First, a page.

Posted on September 22, 2016
When we were having dinner with friends in Annapolis, we somehow mentioned that we didn’t ever tack our boat. They couldn’t believe what they were hearing. Tacking involves sailing against the wind, and turning your boat back and forth to make progress against it; if the wind’s against us, we’re pretty much just going to motor.
Deciding when to sail and when to turn on the engine is a complicated problem. Michu and I both come from racing backgrounds, and we love to sail; but in the sail versus motor equation, we also consider:
- How much longer will it take us to get there?
- How much less comfortable will the boat be? Will anyone get seasick?
- How will this affect our angle to the waves? Will additional water make it into the boat?
- What will this do to our angle of heel? Is anything downstairs going to fall over?
- Will anyone have to prepare lunch at a very uncomfortable angle? How about dinner—will sailing delay our arrival time to make dinner prep more annoying?
- How much maneuvering will we have to do? Are we going to have to tack a bunch, and shift the contents of our house? Do we need to jibe a bunch, and maybe stress out our gear? Will we need to change sails?
- How strong is the wind expected to be? Will we put up the sails, only to have to take them down again after an hour? What about wind direction—is it supposed to shift into our face (again)?
All of these questions are compounded by the challenges our our mainsail. Most cruising boats have an easy system for stowing the main; the fanciest boats have a furler that stows the sail in the mast or boom, but other boats get by with a stack pack or lazy jacks. Our boat has a system called a Dutchman, where line is threaded through the sail, and when the sail is lowered, it falls into neat folds on the boom—but we don’t have it installed. There are some repairs needed, as with so many things, and it didn’t happen before we left Milwaukee.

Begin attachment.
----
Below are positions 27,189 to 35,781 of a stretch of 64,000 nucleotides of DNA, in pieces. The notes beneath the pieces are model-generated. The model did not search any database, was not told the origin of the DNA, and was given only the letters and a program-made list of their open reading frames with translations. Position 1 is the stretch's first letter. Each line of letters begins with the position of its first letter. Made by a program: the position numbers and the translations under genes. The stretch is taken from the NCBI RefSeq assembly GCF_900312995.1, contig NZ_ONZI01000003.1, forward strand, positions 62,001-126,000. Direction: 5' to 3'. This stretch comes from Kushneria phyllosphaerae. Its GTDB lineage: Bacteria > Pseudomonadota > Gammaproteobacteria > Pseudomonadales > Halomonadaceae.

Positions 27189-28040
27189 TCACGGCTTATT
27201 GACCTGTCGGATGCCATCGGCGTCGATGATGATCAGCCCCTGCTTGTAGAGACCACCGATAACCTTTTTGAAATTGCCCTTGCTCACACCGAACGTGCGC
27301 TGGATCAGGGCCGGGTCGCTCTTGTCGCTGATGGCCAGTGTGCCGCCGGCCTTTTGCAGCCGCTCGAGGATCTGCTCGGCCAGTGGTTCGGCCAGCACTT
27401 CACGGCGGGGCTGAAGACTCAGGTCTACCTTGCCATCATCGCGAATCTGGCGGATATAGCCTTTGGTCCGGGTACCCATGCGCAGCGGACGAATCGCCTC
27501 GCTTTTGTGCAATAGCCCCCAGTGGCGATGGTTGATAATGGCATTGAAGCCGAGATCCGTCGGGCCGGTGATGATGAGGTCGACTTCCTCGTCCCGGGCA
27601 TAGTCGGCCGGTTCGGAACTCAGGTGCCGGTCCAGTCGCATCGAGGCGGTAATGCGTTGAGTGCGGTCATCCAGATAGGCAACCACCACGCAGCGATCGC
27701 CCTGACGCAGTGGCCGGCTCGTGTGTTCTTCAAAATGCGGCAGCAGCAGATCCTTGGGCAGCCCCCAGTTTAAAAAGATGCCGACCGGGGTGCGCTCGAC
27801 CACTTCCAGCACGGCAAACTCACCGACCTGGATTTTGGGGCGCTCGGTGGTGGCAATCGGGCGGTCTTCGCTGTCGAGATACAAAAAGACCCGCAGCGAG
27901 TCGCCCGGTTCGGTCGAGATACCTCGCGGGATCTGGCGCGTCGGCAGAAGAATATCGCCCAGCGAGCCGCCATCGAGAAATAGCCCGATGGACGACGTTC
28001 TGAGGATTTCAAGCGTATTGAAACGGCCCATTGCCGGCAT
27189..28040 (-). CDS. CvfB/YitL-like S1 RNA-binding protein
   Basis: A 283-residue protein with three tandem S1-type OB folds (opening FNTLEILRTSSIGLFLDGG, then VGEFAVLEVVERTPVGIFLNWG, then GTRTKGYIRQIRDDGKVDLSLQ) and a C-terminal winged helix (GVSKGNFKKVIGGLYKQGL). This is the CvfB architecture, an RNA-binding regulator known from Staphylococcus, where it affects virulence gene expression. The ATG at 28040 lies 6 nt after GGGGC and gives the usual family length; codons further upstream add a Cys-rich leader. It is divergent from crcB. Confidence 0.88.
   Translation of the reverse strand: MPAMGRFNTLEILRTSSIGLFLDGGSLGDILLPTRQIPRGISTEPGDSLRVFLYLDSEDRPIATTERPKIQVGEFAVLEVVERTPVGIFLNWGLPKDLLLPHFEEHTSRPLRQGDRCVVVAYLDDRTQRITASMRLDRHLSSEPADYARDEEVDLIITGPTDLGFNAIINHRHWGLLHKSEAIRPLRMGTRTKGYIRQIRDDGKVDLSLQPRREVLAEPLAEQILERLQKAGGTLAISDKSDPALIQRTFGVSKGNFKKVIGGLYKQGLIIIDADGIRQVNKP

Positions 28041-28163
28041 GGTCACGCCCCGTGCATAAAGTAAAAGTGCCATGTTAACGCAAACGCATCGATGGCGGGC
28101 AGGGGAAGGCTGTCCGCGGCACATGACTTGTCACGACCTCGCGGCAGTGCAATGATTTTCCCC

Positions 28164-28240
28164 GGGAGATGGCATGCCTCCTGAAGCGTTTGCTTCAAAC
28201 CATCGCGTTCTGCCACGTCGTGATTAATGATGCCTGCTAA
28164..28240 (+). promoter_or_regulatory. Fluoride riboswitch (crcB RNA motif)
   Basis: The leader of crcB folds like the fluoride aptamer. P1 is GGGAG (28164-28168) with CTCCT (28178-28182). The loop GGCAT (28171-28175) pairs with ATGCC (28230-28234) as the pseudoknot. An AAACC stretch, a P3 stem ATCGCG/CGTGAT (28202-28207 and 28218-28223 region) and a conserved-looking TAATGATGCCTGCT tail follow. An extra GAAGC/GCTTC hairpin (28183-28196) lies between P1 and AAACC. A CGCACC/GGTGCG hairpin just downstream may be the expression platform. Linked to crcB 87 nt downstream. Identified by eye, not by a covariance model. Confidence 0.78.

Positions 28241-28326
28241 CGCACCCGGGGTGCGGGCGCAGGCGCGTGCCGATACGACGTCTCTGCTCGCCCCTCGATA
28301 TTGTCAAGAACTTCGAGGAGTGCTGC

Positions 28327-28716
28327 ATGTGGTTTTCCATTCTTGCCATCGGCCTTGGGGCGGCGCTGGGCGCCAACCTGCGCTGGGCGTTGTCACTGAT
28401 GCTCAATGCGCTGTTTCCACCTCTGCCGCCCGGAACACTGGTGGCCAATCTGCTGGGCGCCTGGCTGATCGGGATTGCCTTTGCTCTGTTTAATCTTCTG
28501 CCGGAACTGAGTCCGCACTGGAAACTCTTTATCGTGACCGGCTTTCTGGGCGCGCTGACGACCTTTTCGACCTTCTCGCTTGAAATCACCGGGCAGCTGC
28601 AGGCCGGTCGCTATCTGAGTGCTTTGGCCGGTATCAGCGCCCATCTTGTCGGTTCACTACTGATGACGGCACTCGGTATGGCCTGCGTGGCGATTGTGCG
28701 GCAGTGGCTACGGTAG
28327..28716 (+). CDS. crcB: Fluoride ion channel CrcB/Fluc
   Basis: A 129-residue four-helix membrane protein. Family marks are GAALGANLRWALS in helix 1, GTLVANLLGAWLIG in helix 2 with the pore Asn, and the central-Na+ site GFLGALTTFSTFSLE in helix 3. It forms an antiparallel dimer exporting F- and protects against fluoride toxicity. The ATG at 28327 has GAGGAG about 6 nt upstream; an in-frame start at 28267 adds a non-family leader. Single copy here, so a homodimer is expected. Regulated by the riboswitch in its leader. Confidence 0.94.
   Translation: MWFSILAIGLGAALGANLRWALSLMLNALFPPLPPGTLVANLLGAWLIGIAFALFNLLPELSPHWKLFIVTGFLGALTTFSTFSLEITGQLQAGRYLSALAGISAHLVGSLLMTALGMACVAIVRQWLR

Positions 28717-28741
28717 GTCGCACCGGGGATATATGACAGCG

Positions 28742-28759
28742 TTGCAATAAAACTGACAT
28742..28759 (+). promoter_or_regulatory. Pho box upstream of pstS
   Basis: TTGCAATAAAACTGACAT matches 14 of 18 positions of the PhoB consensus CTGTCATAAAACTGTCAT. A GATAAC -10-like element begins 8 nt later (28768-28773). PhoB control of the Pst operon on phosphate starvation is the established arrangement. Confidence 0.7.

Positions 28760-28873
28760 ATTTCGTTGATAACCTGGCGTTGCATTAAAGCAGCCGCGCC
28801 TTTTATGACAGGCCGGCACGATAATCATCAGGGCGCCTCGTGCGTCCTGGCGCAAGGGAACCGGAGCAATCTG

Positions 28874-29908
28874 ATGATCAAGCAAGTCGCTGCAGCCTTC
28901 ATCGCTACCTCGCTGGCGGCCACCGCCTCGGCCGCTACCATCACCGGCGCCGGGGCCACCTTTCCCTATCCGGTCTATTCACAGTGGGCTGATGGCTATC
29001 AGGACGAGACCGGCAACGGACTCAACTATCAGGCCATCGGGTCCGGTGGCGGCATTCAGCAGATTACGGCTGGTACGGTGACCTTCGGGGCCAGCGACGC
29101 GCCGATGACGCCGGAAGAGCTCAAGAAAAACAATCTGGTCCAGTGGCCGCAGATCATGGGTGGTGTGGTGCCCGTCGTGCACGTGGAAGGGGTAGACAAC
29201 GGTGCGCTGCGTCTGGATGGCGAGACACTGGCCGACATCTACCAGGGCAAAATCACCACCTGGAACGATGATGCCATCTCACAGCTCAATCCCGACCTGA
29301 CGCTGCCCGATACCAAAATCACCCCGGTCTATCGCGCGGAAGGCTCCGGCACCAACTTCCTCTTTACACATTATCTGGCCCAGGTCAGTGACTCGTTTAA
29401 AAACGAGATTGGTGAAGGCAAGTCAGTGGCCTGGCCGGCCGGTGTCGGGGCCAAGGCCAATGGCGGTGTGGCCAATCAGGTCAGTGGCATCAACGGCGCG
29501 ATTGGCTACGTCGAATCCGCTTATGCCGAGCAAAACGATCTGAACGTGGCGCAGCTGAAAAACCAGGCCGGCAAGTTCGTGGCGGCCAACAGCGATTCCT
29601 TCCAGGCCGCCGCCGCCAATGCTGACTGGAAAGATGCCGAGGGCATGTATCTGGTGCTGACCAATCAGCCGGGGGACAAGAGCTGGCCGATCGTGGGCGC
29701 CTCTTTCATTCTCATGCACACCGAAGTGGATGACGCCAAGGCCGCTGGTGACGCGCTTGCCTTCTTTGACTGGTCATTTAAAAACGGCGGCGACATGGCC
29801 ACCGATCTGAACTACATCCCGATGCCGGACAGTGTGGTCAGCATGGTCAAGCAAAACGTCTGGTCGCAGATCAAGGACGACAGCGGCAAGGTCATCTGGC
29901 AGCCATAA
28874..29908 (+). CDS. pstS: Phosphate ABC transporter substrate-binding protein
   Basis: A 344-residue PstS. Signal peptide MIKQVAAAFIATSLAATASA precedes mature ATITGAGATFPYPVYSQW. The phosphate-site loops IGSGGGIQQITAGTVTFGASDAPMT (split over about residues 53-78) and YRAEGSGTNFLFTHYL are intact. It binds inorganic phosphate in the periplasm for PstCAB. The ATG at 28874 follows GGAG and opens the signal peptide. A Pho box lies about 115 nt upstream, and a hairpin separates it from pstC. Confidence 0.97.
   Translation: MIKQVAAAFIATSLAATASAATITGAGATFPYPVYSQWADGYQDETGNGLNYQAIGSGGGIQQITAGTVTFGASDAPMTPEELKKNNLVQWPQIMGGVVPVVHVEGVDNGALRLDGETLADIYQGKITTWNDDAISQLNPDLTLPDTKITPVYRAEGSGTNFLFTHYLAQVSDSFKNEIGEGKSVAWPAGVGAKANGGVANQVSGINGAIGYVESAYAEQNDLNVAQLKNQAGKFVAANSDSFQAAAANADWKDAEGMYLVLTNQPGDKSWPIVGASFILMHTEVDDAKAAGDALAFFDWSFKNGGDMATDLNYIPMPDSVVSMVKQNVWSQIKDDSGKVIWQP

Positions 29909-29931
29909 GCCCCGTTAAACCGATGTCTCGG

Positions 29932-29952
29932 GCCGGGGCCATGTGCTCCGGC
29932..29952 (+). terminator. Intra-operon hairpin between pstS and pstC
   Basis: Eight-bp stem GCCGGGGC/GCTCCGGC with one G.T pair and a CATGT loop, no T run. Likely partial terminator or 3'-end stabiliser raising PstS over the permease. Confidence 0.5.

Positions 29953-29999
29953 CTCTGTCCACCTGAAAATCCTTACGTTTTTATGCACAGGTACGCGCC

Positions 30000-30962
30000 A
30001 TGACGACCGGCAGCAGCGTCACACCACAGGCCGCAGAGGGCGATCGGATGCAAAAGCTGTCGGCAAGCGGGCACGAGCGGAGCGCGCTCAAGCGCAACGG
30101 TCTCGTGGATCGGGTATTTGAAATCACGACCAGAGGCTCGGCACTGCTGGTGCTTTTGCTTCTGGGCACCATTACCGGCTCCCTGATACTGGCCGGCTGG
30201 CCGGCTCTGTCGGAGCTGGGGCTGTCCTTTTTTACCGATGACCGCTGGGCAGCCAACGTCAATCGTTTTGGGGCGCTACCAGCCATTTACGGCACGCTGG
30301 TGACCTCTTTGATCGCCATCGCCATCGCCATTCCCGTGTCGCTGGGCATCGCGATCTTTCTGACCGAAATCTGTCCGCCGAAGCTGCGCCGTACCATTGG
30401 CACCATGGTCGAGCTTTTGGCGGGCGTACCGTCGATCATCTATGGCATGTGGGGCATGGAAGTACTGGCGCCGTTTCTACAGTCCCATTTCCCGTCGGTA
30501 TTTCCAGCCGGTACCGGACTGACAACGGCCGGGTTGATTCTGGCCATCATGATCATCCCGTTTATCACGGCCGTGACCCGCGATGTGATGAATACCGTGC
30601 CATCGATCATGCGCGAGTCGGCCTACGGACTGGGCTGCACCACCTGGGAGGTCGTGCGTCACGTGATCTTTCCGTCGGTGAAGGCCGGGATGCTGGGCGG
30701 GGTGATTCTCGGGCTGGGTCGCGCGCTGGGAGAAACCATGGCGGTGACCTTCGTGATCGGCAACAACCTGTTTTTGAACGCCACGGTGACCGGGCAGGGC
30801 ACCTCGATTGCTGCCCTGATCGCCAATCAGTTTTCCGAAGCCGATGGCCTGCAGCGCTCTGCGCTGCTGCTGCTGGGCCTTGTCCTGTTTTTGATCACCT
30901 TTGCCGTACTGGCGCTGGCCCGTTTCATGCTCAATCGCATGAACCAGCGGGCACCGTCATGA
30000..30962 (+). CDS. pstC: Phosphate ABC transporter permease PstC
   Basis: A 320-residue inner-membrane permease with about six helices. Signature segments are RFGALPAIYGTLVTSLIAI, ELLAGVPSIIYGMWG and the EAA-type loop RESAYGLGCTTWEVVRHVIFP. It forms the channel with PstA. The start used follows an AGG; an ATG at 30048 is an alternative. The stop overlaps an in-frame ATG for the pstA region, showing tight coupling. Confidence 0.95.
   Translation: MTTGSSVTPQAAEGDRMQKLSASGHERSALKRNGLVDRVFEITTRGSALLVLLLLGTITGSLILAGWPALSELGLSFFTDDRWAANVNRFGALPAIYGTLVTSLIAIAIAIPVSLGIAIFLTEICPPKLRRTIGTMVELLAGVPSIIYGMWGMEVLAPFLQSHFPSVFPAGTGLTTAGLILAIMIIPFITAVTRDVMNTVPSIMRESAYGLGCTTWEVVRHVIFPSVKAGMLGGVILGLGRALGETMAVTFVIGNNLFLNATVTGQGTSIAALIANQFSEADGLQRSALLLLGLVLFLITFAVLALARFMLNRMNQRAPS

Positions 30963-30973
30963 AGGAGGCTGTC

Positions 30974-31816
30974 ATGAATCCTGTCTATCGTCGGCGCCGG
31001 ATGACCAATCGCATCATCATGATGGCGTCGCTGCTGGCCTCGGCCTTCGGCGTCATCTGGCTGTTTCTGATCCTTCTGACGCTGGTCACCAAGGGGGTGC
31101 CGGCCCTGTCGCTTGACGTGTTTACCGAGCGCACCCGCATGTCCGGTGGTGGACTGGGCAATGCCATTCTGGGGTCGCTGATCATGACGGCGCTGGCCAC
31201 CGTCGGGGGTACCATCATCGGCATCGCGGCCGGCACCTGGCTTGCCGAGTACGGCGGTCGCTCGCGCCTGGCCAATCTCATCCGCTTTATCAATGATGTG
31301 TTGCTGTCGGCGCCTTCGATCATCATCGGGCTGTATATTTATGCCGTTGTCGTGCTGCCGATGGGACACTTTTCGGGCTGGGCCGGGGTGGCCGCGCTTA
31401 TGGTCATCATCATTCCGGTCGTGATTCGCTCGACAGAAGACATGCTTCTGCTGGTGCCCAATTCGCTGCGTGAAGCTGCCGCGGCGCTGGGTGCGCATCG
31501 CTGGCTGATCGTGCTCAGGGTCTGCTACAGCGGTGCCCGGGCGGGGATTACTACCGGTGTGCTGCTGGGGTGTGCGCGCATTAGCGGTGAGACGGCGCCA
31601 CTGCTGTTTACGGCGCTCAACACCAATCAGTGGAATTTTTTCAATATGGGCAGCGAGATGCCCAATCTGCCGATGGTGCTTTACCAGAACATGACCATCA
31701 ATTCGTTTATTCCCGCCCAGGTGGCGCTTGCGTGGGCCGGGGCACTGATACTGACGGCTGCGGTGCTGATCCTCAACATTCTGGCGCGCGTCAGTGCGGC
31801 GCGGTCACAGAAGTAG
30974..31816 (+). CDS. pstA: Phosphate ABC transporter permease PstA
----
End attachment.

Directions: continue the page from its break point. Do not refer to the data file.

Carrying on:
Clearly, the Dutchman project needs to move up the list of priorities, because the hassle of putting up and stowing the main is hindering our performance, and the general will to go sailing on the boat. To be clear: Michu almost always votes for putting up the sails. He will short-tack up the channel; he will put up the code zero in a drifter; he will put up the main for an hour before the wind dies. I am less willing. Notice how none of the questions above reference the engine? That’s because I wrote the list. If Michu had written it, the lead question would probably have been: how many more hours on the engine until the oil needs to be changed? Closely followed by: how are the transmission oil levels, how much diesel do we have, where’s the next marina where we can conveniently buy diesel, how much water is coming through the stuffing box, and do we need to run the alternator to make power.